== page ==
Excel: Clustered Column Chart with Percent of Month

By Bill Jelen
June 1, 2019

In a seminar I was giving at the IMA Texas Council’s 10th anniversary conference, an attendee asked if there’s a way to label each column in a clustered column chart with both the revenue and percentage of revenue for the month. The solution relies on using chart labels from a different range of cells.


The improvement that makes this technique possible was introduced in Excel 2013. Cells B2:F4 show the monthly revenues for each region. Cells B7:F9 calculate the percentage of the month for each of the regions. The formula in B7 is =B2/SUM(B$2:B$4). Notice that the formula uses dollar signs before the 2 and 4 in the denominator, but not before the B. That way, the formula can be copied to columns C through F and the range will adjust for each month.





Select A1:F4 and press Alt+F1 to create the default chart. Unless you have changed the chart default, you’ll get a clustered column chart with the legend at the bottom, no data labels, and a chart title with the words “Chart Title.”



Delete the title. Click on the legend. Press Ctrl+1 to open the Format panel at the right side of the screen. This panel offers a confusing hierarchy of choices. There’s a line with the words “Legend Options” and “Text Options.” With Legend Options selected, the next row offers three icons: a paint bucket, a pentagon, and a column chart. In most cases, the most-used choices can be found by choosing the chart icon at the end of this row.


Move the legend to the top by choosing Top as the Legend Position.



Once the Format panel is displayed, you can change its contents by clicking on another element in the chart. For example, click on any column in the chart, and the panel will change to offer choices for “Format Data Series.” Drag the Gap Width slider to the left to make the gaps narrower, which makes the columns wider.



Click on the numbers along the left axis of the chart, and the panel changes to “Format Axis.” Near the bottom of the panel, open the Display Units drop-down menu and choose Thousands. While this changes the numbers along the vertical axis, it will also change the data labels to appear in thousands as well.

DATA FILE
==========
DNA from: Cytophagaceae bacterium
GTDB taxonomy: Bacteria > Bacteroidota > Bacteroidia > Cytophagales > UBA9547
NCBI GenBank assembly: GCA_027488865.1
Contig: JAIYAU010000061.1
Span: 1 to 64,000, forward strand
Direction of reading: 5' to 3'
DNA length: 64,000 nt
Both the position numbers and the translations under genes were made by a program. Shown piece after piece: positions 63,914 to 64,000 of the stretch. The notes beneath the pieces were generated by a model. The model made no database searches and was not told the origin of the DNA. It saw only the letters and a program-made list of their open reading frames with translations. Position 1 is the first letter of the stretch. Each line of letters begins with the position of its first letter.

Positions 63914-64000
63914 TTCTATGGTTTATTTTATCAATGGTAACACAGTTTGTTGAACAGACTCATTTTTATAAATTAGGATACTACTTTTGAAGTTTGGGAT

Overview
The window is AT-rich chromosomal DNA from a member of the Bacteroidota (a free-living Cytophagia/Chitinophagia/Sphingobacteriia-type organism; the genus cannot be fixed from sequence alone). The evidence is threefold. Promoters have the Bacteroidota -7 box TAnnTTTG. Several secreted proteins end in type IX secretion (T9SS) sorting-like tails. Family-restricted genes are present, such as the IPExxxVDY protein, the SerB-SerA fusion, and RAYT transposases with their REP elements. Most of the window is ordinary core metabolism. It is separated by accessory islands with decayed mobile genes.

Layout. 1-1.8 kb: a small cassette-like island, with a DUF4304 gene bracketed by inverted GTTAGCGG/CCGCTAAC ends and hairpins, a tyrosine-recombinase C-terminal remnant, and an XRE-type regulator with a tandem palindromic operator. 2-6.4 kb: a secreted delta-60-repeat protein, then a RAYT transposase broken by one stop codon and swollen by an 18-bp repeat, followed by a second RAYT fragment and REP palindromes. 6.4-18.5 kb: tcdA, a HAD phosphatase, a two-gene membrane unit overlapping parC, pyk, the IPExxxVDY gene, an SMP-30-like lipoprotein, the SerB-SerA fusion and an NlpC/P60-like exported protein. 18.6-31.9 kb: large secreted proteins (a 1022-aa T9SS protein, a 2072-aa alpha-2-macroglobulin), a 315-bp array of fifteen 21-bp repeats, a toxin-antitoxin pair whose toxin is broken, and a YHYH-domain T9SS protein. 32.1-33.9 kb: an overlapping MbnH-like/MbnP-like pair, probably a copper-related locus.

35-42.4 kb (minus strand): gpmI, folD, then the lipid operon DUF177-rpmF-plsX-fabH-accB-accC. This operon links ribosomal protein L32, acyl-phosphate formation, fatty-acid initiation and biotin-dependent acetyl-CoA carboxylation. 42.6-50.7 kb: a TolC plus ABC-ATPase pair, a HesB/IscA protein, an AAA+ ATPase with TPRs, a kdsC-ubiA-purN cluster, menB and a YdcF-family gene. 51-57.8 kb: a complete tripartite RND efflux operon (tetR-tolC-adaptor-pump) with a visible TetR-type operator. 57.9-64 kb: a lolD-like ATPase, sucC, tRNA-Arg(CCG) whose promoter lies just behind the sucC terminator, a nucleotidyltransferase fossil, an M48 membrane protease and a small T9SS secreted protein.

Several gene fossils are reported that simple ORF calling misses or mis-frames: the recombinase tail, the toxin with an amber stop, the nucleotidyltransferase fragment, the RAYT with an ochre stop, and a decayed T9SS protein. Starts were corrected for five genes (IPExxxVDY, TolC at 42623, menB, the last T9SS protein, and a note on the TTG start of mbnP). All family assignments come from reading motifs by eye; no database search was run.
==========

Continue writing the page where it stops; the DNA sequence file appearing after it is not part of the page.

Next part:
When you select the chart, three icons will appear to the right of it. Click the Plus icon and choose Data Labels. This will add a General-format label above each column. With the Plus icon’s panel still open, hover over “Data Labels.” A triangle will appear at the right end. Click on the triangle, then More Options.



The next step seems a little buggy. For some reason, when you choose More Options, Excel changes the focus to the data labels for the first region. The Format panel says “Format Data Labels,” but you’re only changing the data labels for the first column in each month.


In the Format Data Labels panel, choose the Column Chart icon. Near the bottom is a Number menu. Click on Number to reveal choices. Change the category from General to Custom. In the Format Code field, enter $0K and click Add. Once you’ve added this type for the East region, you will be able to choose $0K from the Type drop-down menu when you repeat this step for the other two regions.



Near the top of the Format Data Labels panel are choices of what to show in the label. In this panel, Value is already selected. Leave that selected and also choose Value From Cells. A Data Label Range dialog box will appear. Choose B7:F7 as the range and click OK.


At this point, the January column in the East region will say 43%, $10K. This is too wide to fit above the column. Open the Separator drop-down label and choose “(New Line).”




Repeat this process for each of the other regions: Click on one of the data labels for the region. Change the number format to $0K. Select Values from Cells and choose the respective row (B8:F8 for Central and B9:F9 for West). Change the Separator to (New Line).





The steps to show both the percentage and value are fairly complex. Can this process be automated using a template? At the Excel seminar in Dallas, Texas, I attempted to save the final chart as a template and use that template to create a new chart. This partially works, but the data labels appear as “Add Text,” and you’ll have to specify a range for the percentages. After specifying the range, click the Reset Text button and the labels will display correctly.




You could also use the Values From Cells to identify the best or worst columns in a chart.


Bill Jelen is the author of MrExcel XL: 40 Greatest Excel Tips. Send questions for future articles to IMA@MrExcel.com.
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